Are you looking forward to the Iron Docks quests in World of Warcraft‘s patch 6.1? Even though they haven’t been mentioned in any patch notes or by developers or shown any signs of materializing? Because despite what was expected by players, they’re not in there. Community manager Bashiok confirmed that the Iron Docks, which were expected to be a new quest hub centering around Blackrock Foundry, have been moved to patch 6.2. He also took the time to stress that this is simply a quest chain, not a hub or any “substantial content.”
Player reaction has been intensely negative, with patch 6.1 and the current expansion already meeting with significant critique on the lack of meaningful content at the level cap. The changes coming to Apexis Crystals may serve to ameliorate some of the frustration, but it’s still easy to feel a bit slighted by the absence of new content in this patch. But on the bright side, you will be able to post to Twitter with your updated Blood Elf models whilst you explore the same content that has been in place since the expansion launch.
, Gearing up with Apexis Crystals
, via: Blizzard Watch
A Massively Overpowered reader by the name of DaBruuzer posed a great question to the team, one I thought we’d have a better time answering as a group since many of us play with spouses, significant others, or dear friends in duos.
“I would love to see some coverage about MMOs that are couple-friendly. My wife and I have been playing MMOs as a couple for many years now, always trying out new games that make duoing fun. Since the sunset of City of Heroes/Villains, we just haven’t found a new home. I have seen lots of stuff about soloing and grouping, hence my ‘couples’ angle. I don’t necessarily mean about a game’s marriage features — more like MMOs that complement a two-person group set-up.”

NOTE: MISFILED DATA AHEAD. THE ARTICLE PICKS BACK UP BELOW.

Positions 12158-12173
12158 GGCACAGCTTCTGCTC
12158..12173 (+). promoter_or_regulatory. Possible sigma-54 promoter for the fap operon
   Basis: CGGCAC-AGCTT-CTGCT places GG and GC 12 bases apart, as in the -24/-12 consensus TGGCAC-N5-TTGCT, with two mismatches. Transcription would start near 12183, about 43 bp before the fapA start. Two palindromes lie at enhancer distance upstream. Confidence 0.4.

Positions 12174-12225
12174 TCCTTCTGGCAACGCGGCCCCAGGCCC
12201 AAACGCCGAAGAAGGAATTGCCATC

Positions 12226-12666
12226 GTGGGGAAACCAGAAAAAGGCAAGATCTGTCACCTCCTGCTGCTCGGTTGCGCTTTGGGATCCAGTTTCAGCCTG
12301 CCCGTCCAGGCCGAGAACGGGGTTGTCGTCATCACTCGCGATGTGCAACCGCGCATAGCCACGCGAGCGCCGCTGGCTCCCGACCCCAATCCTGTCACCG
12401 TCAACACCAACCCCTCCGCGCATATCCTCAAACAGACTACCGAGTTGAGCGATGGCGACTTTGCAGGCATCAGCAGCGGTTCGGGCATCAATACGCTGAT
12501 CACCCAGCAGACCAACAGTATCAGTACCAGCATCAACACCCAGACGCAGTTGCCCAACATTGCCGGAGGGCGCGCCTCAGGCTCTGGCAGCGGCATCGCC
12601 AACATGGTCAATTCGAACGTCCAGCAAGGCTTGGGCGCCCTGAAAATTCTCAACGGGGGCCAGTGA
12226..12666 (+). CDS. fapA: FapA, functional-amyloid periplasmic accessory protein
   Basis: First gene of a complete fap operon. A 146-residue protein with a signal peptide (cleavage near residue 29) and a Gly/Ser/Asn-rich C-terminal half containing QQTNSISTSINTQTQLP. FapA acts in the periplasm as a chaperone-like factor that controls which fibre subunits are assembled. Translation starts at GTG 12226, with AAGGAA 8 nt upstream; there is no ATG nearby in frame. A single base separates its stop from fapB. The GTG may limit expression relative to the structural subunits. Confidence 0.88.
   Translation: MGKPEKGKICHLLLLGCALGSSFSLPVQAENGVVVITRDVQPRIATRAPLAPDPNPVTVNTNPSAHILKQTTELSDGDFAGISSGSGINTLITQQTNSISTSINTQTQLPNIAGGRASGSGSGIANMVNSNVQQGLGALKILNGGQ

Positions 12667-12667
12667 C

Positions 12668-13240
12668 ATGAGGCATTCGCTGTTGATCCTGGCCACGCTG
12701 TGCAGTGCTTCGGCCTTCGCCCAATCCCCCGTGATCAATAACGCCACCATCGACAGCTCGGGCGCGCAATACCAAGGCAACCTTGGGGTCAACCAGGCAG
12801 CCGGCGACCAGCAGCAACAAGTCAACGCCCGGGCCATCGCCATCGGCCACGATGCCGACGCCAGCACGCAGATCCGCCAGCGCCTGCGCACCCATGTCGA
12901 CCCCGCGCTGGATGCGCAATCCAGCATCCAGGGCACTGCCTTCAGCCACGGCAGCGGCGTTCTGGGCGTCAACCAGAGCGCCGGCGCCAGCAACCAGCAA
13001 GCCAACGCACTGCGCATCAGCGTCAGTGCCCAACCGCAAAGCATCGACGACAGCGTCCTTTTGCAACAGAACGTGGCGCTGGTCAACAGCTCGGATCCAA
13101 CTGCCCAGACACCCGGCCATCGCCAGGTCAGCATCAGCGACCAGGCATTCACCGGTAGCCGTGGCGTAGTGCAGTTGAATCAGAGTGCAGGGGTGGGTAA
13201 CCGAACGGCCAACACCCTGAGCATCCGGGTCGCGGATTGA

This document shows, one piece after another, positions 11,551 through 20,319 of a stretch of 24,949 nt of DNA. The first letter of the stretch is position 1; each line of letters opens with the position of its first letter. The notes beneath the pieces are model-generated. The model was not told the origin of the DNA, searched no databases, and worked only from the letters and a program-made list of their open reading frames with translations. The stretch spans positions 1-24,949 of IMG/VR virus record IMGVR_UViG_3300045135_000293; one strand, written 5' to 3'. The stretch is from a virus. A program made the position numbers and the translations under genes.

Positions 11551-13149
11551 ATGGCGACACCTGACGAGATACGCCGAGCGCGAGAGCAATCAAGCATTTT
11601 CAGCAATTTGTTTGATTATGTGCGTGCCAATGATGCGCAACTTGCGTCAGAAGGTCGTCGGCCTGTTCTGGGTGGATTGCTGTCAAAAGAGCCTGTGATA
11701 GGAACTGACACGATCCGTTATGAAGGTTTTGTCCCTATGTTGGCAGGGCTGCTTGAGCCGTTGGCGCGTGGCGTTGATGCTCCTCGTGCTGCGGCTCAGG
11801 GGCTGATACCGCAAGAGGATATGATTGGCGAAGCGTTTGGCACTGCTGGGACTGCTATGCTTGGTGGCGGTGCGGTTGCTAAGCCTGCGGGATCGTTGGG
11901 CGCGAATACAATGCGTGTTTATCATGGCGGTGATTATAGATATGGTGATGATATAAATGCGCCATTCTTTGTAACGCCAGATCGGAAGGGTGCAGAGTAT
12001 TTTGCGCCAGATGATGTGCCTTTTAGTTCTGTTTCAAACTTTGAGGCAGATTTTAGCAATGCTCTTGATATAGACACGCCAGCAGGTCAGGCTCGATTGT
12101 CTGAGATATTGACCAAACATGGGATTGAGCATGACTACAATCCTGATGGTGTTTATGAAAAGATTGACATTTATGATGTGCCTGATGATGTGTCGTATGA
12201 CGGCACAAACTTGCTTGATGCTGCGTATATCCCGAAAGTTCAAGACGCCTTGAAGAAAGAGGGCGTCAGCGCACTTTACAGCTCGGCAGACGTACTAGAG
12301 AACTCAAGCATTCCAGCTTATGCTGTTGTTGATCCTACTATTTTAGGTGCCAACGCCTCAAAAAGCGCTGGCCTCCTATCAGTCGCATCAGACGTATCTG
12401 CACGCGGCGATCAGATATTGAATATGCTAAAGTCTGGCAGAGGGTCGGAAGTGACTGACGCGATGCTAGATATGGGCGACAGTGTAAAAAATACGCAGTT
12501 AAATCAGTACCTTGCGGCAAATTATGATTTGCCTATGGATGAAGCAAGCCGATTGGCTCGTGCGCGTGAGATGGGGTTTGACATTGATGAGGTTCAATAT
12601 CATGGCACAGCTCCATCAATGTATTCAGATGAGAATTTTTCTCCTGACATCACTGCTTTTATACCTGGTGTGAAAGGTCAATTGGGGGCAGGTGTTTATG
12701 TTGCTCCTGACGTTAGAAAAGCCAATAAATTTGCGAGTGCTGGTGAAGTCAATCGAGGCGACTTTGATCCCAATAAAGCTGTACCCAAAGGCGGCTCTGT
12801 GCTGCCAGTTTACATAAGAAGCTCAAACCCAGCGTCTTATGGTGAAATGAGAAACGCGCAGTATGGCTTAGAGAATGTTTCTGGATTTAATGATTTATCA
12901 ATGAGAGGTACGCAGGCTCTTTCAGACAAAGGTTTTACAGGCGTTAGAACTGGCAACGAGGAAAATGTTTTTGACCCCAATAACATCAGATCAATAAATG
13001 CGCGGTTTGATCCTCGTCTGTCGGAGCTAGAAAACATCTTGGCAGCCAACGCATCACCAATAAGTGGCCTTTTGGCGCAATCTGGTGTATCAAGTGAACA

For this first installment of the reincarnation of our old Think Tank, I asked the MOP crew about the very best MMOs for duoing.
One of my favorite aspects of World of Warcraft’s soundtrack is its devotion to giving the in-game taverns catchy and cozy tunes. I always loved swinging into an inn between adventures just to soak up the ambience and take in the score that was more relaxing than any tankard of virtual ale.
You can imagine how glad I was to see Blizzard devoting a full soundtrack release to WoW’s tavern tunes in 2007. Along with the hard-to-find Mosaic album, Taverns of Azeroth is the only non-expansion (or core game) soundtrack the studio has released. I really appreciated how Composer David Arkenstone layered in atmospheric sounds and used them to transition between the tracks.
So let’s listen to selections from that album and see if we can’t dredge up memories of our favorite watering holes!
There are lots of reasons why you might be looking forward to patch 6.1 in World of Warcraft. If you play a Blood Elf, you want your upgraded character models. If you like racing around, you want the new racing feature put into the game. If you have a joke Twitter account for your main character, you want that Twitter integration. Good news for all of those groups: You don’t have to wait much longer, as the new patch goes live on February 24th.
Blizzard has released a new video to herald to launch, offering a quick rundown of the patch features, which also include improvements to garrisons and another step in the legendary ring quest chain. The heirloom interface is also en route; it will allow players to more effectively pass heirlooms between characters for leveling. That’s on top of the usual quality of life improvements. Check out the video just past the break for a quick overview, and get ready for the patch going live when next Tuesday rolls around.